If this is correct, does 931 ohms seem like a high value for a cathode resistor?
            Last edited by Randall; 02-05-2019, 06:37 PM.
            It's weird, because it WAS working fine.....

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            • #21
              High? Low? Who knows? Does it work, sound good? That is the issue.


              Does a different set of 6L6 act the same?
              Education is what you're left with after you have forgotten what you have learned.

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              • #22
                It sounds about right. It's a single ended 6L6 Champ build, so no sets.
                It's weird, because it WAS working fine.....

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                • #23
                  Oh, it is single ended? You know that will be running class A, right?
                  Education is what you're left with after you have forgotten what you have learned.

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                  • #24
                    I've had to go from 470R to 1K on the cathode of a single ended fender before. No big deal when considering how much the line voltage has gone up from 117V, and also that I wouldn't subject a modern tube to the hotter conditions they used to get away with.

                    edit: but that was 6V6, and that was to get it down to max. dissipation.
                    17W would be considered cold for 6L6 single-ended I think.
                    "Everything is better with a tube. I have a customer with an all-tube pacemaker. His heartbeat is steady, reassuring and dependable, not like a modern heartbeat. And if it goes wrong he can fix it himself. You can't do that with SMD." - Mick Bailey

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                    • #25
                      Here's a bias calculator. You should be able to go 30watts diss with a6l6gc.
                      https://robrobinette.com/Tube_Bias_Calculator.htm

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                      • #26
                        "17W would be considered cold for 6L6 single-ended I think."

                        I always get confused with the class A and dissipation. What would be a good target to shoot for with a 6L6GC?
                        It's weird, because it WAS working fine.....

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                        • #27
                          Less than 100% say.

                          If it sounds good now, why fight with it? results matter more than anything I can calculate on a napkin.
                          Education is what you're left with after you have forgotten what you have learned.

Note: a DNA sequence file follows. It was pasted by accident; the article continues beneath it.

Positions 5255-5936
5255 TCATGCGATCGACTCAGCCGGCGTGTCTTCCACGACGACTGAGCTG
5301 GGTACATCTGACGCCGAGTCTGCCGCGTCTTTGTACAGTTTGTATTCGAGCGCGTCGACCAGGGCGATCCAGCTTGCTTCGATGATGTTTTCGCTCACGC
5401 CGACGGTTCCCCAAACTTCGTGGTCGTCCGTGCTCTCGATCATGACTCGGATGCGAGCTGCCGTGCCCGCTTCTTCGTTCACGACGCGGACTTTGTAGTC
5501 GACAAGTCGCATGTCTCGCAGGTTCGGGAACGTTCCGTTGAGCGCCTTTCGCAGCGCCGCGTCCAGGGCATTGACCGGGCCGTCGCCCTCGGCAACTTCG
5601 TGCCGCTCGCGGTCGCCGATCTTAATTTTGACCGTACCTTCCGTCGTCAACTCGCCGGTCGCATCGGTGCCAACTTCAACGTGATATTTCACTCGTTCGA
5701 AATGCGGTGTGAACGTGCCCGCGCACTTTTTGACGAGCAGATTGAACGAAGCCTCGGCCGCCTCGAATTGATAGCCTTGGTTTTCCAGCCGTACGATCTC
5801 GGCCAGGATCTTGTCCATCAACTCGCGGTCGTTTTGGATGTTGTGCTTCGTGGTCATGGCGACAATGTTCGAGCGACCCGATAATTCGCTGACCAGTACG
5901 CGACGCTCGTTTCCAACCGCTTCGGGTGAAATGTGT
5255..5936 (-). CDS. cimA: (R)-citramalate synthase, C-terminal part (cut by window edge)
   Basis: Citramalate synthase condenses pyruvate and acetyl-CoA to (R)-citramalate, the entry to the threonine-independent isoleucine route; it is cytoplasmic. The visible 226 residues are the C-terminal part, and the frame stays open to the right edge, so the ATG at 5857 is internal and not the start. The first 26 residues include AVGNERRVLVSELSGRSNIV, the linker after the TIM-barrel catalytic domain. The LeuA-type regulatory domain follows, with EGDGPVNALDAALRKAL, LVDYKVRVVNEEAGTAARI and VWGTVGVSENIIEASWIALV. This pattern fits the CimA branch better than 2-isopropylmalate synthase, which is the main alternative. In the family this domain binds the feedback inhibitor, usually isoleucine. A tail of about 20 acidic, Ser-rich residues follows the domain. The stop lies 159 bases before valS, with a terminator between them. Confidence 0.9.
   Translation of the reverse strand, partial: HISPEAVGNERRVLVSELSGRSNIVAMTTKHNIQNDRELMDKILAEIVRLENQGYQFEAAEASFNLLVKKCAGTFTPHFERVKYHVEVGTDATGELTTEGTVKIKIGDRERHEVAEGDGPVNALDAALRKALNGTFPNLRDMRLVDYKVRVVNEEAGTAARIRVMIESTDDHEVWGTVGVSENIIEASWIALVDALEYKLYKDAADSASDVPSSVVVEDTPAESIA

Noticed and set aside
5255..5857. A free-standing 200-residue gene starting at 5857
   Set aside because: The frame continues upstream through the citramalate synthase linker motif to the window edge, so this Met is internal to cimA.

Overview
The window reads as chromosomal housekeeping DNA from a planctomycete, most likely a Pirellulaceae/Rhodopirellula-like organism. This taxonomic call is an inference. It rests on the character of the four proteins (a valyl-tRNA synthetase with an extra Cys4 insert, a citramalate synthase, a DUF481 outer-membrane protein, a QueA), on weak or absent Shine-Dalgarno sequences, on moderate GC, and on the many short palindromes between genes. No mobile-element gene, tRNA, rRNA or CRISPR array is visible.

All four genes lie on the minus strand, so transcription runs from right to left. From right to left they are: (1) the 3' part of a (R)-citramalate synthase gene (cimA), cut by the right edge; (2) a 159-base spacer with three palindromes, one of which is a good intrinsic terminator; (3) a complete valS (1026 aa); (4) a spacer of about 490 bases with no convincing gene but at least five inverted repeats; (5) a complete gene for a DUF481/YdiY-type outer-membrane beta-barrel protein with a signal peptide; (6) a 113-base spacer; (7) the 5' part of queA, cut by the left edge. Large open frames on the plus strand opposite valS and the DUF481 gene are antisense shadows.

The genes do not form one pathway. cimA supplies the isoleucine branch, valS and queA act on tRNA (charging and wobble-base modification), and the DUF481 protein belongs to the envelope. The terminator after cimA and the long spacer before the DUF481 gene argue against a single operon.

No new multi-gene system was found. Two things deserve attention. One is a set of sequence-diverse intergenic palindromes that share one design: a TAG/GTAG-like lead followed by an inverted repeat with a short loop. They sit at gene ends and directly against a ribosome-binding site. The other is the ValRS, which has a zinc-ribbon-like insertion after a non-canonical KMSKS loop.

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                          • #28
                            What they said^^^^^^^^^^^^^^^^^^^^^

                            Also, the max dissipation @ voltage and for a given load is what you'd be aiming for WRT idle dissipation for class A I think. That is, just because the tube is rated at 30 watts max doesn't mean that a standing idle of 30W is ideal at 440Vp into the load provided. The idea here is center bias when conducting with a nod to a safe idle dissipation. I'm sorry I don't know the formulas, but it can be done pretty easily on a scope with a big rheostat as the cathode resistor. Chances are that at 17W dissipation idle the tube will be cutting off ahead of saturating. That means you're not getting maximum efficiency. But as Enzo pointed out, if it sounds good you're done. It's often the case in single ended guitar amps that a center bias during conduction can't be achieved without an idle current over max dissipation. I think this might be because of high plate voltages. High WRT class A operation anyway. And it's also not uncommon for single ended amps to be dissipating more at idle than when conducting signal. Which is just saying the same thing in a different way I guess.
                            "Take two placebos, works twice as well." Enzo

                            "Now get off my lawn with your silicooties and boom-chucka speakers and computers masquerading as amplifiers" Justin Thomas

                            "Being born on third base and thinking that you must have hit a triple is pure delusion!" Steve A

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                            • #29
                              Originally posted by Randall View Post
                              This amp ended up coming to me for help. It was running waaayyy hot and burning up 6L6s with a 470 ohm 5 watt cathode resistor. It would go over 100mA. I had to double the resistor to get it down to 17 watts. Someone check my methods, please? Plate voltage = 440. cathode voltage = 39.8v. Cathode resistance = 931R. So, 39.8v/931R = 42.7 mA. (400v - 39.8v) x .0427A = 17.1 watts, correct?
                              17.1W is correct but there's a typo. It should read (440v - 39.8v)

                              What does the power supply look like now compared with the original schematic in post #1?
                              The original had a 500R pi filter, 5u filter caps and a 47k screen node dropper. If the pi filter is no more, filter caps 20u and the screen dropper 1k (as the AA764) then it will be running hot.
                              Last edited by Dave H; 02-05-2019, 02:08 PM.

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                              • #30
                                Originally posted by Dave H View Post
                                What does the power supply look like now compared with the original schematic in post #1?
                                The original had a 500R pi filter, 5u filter caps and a 47k screen node dropper. If the pi filter is no more, filter caps 20u and the screen dropper 1k (as the AA764) then it will be running hot.
                                Hot for a 6L6 single ended?
                                "Everything is better with a tube. I have a customer with an all-tube pacemaker. His heartbeat is steady, reassuring and dependable, not like a modern heartbeat. And if it goes wrong he can fix it himself. You can't do that with SMD." - Mick Bailey

                                Comment